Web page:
Imputing Genotypes Using Regularized Generalized Linear Regression Models

Griesman, Joshua
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University of Guelph

As genomic sequencing technologies continue to advance, researchers are furthering their understanding of the relationships between genetic variants and expressed traits (Hirschhorn and Daly, 2005). However, missing data can significantly limit the power of a genetic study. Here, the use of a regularized generalized linear model, denoted GLMNET is proposed to impute missing genotypes. The method aimed to address certain limitations of earlier regression approaches in regards to genotype imputation, particularly multicollinearity among predictors. The performance of GLMNET-based method is compared to the performance of the phase-based method fastPHASE. Two simulation settings were evaluated: a sparse-missing model, and a small-panel expan- sion model. The sparse-missing model simulated a scenario where SNPs were missing in a random fashion across the genome. In the small-panel expansion model, a set of test individuals that were only genotyped at a small subset of the SNPs of the large panel. Each imputation method was tested in the context of two data-sets: Canadian Holstein cattle data and human HapMap CEU data. Although the proposed method was able to perform with high accuracy (>90% in all simulations), fastPHASE per- formed with higher accuracy (>94%). However, the new method, which was coded in R, was able to impute genotypes with better time efficiency than fastPHASE and this could be further improved by optimizing in a compiled language.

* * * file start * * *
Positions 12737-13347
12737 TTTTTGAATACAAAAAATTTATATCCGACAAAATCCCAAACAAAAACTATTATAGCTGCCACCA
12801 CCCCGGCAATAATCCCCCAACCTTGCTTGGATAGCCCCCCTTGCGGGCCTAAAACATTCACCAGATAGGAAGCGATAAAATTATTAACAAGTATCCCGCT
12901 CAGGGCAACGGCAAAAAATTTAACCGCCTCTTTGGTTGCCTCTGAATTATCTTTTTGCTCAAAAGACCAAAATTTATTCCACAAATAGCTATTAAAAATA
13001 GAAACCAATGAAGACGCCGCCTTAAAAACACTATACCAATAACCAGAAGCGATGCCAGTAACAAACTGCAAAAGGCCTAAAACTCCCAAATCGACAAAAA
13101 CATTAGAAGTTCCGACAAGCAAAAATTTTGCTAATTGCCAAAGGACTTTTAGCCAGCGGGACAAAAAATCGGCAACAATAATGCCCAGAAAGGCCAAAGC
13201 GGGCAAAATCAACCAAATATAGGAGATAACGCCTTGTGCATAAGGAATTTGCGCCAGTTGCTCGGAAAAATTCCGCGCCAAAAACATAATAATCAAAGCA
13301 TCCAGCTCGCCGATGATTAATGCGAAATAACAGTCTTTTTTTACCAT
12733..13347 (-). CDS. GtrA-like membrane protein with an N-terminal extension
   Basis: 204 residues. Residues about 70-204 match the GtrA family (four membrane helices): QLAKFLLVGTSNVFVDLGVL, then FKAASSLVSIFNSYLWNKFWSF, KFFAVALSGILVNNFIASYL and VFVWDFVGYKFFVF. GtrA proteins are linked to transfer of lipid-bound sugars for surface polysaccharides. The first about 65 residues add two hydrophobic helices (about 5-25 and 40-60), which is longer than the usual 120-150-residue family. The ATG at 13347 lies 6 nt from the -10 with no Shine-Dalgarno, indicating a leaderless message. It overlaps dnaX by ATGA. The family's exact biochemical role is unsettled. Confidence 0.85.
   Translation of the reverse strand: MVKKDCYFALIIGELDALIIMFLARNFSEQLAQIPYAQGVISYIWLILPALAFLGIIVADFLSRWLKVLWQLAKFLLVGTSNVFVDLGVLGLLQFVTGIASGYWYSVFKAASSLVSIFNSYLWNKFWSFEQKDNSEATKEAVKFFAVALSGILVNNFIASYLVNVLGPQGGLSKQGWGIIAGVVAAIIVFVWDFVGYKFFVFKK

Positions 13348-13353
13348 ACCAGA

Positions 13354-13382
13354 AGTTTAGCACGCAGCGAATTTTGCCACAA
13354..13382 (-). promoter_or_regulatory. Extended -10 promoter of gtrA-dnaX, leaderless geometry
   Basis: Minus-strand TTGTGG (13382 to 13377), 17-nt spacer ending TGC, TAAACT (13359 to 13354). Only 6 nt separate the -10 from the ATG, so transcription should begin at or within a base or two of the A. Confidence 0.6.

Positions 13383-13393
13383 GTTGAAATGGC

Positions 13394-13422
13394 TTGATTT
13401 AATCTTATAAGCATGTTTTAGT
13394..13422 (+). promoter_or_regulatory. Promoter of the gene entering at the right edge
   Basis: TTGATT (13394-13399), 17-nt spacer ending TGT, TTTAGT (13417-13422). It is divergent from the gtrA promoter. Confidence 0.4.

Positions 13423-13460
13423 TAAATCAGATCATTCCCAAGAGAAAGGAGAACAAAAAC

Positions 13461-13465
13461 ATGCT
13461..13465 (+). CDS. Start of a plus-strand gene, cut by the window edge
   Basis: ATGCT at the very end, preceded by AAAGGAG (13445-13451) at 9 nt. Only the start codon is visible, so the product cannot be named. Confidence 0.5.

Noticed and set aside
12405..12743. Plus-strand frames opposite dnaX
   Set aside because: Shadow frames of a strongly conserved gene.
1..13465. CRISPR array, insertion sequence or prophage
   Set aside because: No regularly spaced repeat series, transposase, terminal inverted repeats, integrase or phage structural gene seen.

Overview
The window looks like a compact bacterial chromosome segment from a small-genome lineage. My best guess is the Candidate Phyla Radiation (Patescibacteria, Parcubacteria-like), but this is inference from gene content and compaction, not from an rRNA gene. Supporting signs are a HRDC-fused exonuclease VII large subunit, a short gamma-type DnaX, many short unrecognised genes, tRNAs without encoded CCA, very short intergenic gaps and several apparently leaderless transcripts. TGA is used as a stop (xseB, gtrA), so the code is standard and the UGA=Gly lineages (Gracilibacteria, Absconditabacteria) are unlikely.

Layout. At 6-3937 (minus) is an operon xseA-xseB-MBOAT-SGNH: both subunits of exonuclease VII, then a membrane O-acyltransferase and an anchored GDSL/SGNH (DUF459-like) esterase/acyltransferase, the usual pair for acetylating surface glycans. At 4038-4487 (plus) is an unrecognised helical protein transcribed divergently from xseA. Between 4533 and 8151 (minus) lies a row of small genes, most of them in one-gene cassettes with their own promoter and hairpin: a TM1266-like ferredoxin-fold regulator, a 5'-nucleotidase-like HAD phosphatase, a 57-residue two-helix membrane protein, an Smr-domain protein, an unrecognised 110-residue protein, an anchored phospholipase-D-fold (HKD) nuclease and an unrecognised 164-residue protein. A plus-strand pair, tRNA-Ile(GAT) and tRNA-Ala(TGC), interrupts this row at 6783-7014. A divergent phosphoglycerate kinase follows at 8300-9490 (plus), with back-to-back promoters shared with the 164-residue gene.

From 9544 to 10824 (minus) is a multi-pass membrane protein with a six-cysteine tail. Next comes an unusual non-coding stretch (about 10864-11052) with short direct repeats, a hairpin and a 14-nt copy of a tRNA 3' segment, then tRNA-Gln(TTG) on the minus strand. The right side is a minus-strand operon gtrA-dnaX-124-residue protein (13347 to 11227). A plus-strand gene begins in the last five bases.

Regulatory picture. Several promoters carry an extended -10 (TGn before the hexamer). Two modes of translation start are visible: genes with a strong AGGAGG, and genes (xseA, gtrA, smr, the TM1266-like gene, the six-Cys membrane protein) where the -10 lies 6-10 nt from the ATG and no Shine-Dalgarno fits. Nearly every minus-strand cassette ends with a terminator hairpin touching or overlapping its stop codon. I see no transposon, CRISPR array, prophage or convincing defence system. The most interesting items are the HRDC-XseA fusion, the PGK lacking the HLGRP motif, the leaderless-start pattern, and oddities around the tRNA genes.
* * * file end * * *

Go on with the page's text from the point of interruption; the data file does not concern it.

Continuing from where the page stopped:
Bioinformatics, Computational Biology, Quantitative Genetics, Genome Wide Association Study, Genotype Imputation, Generalized Linear Models